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Expert Report Writing in Toxicology: Forensic, Scientific and Legal Aspects

Expert Report Writing in Toxicology: Forensic, Scientific and Legal Aspects

Michael D. Coleman

ISBN: 978-1-118-43233-4

Mar 2014, Wiley-Blackwell

224 pages

$49.99

Description

Every year throughout the world, individuals' health is damaged by their exposure to toxic chemicals at work. In most cases these problems will resolve, but many will sustain permanent damage. Whilst any justified claim for compensation requires medical and legal evidence a crucial and often controversial component of this process is the establishment of a causal link between the individual's condition and exposure to a specific chemical or substance. Causation, in terms of how a substance or substances led the claimant to his or her current plight, can be difficult to establish and the main purpose of this book, is to provide the aspiring expert report writer with a concise, practical guide that uses case histories to illuminate the process of establishing causation in occupational toxicity proceedings.

In summary:

  • A practical, accessible guide to the preparation of balanced, scientifically sound expert reports in the context of occupational toxicology.
  • Focuses on the scientist’s role in establishing a causal link between exposure to toxins and an individual’s ill health.
  • Includes real-life case histories drawn from the Author’s 15 years experience in this area to illustrate the principles involved.

Expert Report Writing in Toxicology: Forensic, Scientific and Legal Aspects proves invaluable to scientists across a range of disciplines needing guidance as to what is expected of them in terms of the best use of their expertise and how to present their findings in a manner that is authoritative, balanced and informative.

Preface xi

1 A brief history of occupational toxicology 1

1.1 Occupational toxin exposure in antiquity 1

1.2 The Middle Ages and the Renaissance: The beginnings of modern occupational toxicology 2

1.3 The Industrial Revolution 5

1.4 Petrochemicals: The beginnings 6

1.5 Petrochemicals and mass production 7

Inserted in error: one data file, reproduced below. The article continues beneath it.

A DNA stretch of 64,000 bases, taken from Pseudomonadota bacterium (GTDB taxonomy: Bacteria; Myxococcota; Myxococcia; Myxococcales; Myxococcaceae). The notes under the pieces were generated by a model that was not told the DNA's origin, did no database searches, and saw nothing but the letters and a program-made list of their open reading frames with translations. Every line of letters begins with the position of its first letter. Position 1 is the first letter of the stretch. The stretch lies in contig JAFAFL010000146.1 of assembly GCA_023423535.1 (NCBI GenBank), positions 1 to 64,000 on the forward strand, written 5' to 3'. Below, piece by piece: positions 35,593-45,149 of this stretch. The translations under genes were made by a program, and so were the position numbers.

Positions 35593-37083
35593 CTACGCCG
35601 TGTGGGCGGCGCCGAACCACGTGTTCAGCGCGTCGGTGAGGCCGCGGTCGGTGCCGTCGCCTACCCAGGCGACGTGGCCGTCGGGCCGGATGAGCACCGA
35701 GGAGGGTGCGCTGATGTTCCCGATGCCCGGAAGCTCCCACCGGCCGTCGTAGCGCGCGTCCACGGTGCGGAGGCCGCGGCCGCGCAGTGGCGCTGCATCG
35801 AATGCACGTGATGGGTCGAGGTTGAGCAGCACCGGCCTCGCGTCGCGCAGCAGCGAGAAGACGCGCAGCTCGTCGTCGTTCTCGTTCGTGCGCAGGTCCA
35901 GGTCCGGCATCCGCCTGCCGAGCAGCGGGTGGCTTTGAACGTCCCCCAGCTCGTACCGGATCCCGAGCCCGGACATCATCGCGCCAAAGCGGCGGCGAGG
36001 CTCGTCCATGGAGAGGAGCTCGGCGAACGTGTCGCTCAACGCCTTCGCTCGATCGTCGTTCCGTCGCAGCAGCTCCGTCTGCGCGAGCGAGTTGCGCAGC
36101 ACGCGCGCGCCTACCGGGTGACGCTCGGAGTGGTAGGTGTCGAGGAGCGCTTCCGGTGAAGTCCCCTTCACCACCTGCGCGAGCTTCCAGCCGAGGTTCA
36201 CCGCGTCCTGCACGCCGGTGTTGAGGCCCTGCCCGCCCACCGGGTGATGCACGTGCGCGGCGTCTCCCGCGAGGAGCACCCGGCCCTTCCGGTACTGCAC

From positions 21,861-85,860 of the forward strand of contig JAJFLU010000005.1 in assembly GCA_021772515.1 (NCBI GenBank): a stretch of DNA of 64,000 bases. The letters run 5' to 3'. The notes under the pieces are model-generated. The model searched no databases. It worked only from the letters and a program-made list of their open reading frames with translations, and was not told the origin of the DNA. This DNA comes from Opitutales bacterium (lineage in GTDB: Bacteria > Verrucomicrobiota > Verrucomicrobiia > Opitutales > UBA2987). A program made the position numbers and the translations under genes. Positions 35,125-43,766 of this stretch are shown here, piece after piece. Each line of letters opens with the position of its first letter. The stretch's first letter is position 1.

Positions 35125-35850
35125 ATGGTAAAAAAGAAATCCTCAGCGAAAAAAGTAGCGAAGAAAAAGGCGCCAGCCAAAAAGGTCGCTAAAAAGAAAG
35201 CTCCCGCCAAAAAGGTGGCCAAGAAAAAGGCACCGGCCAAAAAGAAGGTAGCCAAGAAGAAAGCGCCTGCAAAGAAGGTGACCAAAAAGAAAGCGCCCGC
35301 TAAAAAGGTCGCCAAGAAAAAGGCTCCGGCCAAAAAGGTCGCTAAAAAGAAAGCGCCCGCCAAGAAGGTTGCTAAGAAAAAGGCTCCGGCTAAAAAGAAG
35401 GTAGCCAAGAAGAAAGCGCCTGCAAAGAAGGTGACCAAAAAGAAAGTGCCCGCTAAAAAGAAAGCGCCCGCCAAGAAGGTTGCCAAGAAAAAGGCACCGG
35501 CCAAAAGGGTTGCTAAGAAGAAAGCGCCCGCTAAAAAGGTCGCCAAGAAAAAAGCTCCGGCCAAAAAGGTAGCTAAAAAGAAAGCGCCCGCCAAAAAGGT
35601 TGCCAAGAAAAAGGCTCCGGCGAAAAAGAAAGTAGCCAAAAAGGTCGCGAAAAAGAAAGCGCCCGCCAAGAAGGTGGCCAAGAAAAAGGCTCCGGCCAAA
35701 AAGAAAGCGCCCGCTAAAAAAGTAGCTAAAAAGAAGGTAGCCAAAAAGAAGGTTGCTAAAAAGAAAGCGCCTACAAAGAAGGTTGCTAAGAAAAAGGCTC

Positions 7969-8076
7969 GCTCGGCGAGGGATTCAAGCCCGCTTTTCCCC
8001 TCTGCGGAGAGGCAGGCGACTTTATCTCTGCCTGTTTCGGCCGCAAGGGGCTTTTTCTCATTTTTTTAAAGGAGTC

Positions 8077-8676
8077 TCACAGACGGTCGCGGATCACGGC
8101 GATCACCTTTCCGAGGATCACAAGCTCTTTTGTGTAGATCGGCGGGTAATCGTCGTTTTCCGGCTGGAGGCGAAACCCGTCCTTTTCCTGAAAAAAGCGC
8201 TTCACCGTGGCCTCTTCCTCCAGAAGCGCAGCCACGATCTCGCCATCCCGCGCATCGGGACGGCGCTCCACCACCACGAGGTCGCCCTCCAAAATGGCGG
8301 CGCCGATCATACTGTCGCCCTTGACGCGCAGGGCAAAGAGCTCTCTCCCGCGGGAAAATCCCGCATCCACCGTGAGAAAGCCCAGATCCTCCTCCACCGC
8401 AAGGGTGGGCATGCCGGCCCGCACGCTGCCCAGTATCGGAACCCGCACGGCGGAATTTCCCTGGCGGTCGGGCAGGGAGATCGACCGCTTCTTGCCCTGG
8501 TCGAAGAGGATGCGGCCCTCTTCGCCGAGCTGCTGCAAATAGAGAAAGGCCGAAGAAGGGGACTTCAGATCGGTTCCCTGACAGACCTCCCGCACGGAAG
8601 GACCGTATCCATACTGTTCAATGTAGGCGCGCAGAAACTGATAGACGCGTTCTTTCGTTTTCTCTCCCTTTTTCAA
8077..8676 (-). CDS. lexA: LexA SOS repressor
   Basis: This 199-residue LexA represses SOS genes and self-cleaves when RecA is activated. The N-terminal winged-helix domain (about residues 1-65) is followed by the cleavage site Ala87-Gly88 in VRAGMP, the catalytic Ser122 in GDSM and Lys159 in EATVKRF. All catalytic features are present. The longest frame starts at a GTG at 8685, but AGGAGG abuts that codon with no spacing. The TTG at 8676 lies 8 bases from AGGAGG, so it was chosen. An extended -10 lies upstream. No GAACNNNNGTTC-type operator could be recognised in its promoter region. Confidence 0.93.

1.6 Aromatic amines: Tyres, dyes, explosives and cigarettes 9

1.7 Contemporaneous knowledge 11

1.8 The pursuit of truth 12

1.9 The ‘Mad Hatter’ 13

1.10 The ‘Radium Girls’ 15

1.11 Asbestos 16

1.12 Occupational toxicity: Medicine and science 18

1.13 Health and safety today 20

References 20

2 The expert report process in legal context 23

2.1 The would-be claimant’s initial position 23

2.2 Industrial injuries disablement benefit 24

2.3 The legal process: First steps 25

2.4 Legal advice: Who pays? 26

2.5 Claim progression and possible outcomes 27

2.6 Pre-action protocols 28

2.7 Case initiation: Legal steps 29

2.8 Expert reports: Medical 30

2.9 Causality: The scientific report 31

2.10 Recruiting the scientific expert 32

2.11 Expectations of the expert: The court 33

2.12 Expectations of the expert: The solicitor/expert relationship 34

2.13 The expert report: The contract 36

2.14 Compiling the report 37

2.15 The toxin or toxins 38

2.16 Toxin entry 39

2.17 Toxin chemical nature 41

2.18 Exacerbating factors in toxin absorption 42

2.19 Causation: Mechanisms 42

2.20 Contemporaneous knowledge 44

2.21 The initial draft 46

2.22 Silence in court 46

2.23 Report writing in the real world 48

References 50

3 Acute toxicity: Case histories of solvent exposure 53

3.1 Introduction 53

3.2 Solvents in adhesives 54

3.3 Solvent toxicity 55

3.4 The real-world confusion of symptoms 57

3.5 Case histories: General format 58

3.6 Case history 1: Mr A and volatile petroleum mixture exposure 58

3.7 Case history 2: Mr B and dichloromethane exposure 66

3.8 Mr B and dichloromethane: Further developments 72

3.9 Case history 3: Mr C and chronic solvent exposure and behaviour 74

3.10 Summary of chronic solvent toxicity and behaviour 79

References 80

4 Chronic and permanent injury: Bladder cancer and occupation 83

4.1 Bladder cancer 83

4.2 The patient’s perspective 84

4.3 Bladder cancer: Causes and risks 85

4.4 Bladder cancer and occupation: Industrial injury benefit claims 87

4.5 Case history 1: Mr D 87

4.6 Case history 2: Mr E 90

4.7 Case history 3: Mr F 91

4.8 Case history 4: Mrs G 92

4.9 Bladder cancer and occupation: Legal claims for compensation 93

4.10 Mr H: bladder cancer and the car industry 93

4.11 Mr J: Bladder cancer; crankcase oils and diesel 109

4.12 Summary 119

References 119

5 Chronic and acute toxicity of herbicides and pesticides 123

5.1 Introduction 123

5.2 Herbicide/pesticide toxicity evaluation 124

5.3 Herbicides: Toxicity 124

5.4 Case history 1: Mr K and Roundup© 126

5.5 Pesticide action: The nervous system 135

5.6 Animal and insects nervous system commonality 138

5.7 Major insecticide groups – ion pump disruptors 139

5.8 AChE inhibitors 139

5.9 Other major pesticides 140

5.10 Case histories 141

5.11 Case history 2: Mrs L and fipronil toxicity 141

5.12 Case histories: OPs 148

5.13 Case history 3: Mr M 149

5.14 Case history 4: Mr N 160

References 172

6 Toxicity of imported goods 179

6.1 Overseas manufactured imported goods: Context 179

6.2 Reports for trading standards 180

6.3 Plastic tank: Naphthalene 180

6.4 Soft toys: Phthalates 181

6.5 Wooden toy story one: Barium and lead 182

6.6 Wooden toy story two: Chromium and lead 185

6.7 Adhesives: Chloroform 187

6.8 Summary 192

References 192

Epilogue: Occupational health – future perspectives 195

E.1 The developed world 195

E.2 The developing world 196

References 198

Index 201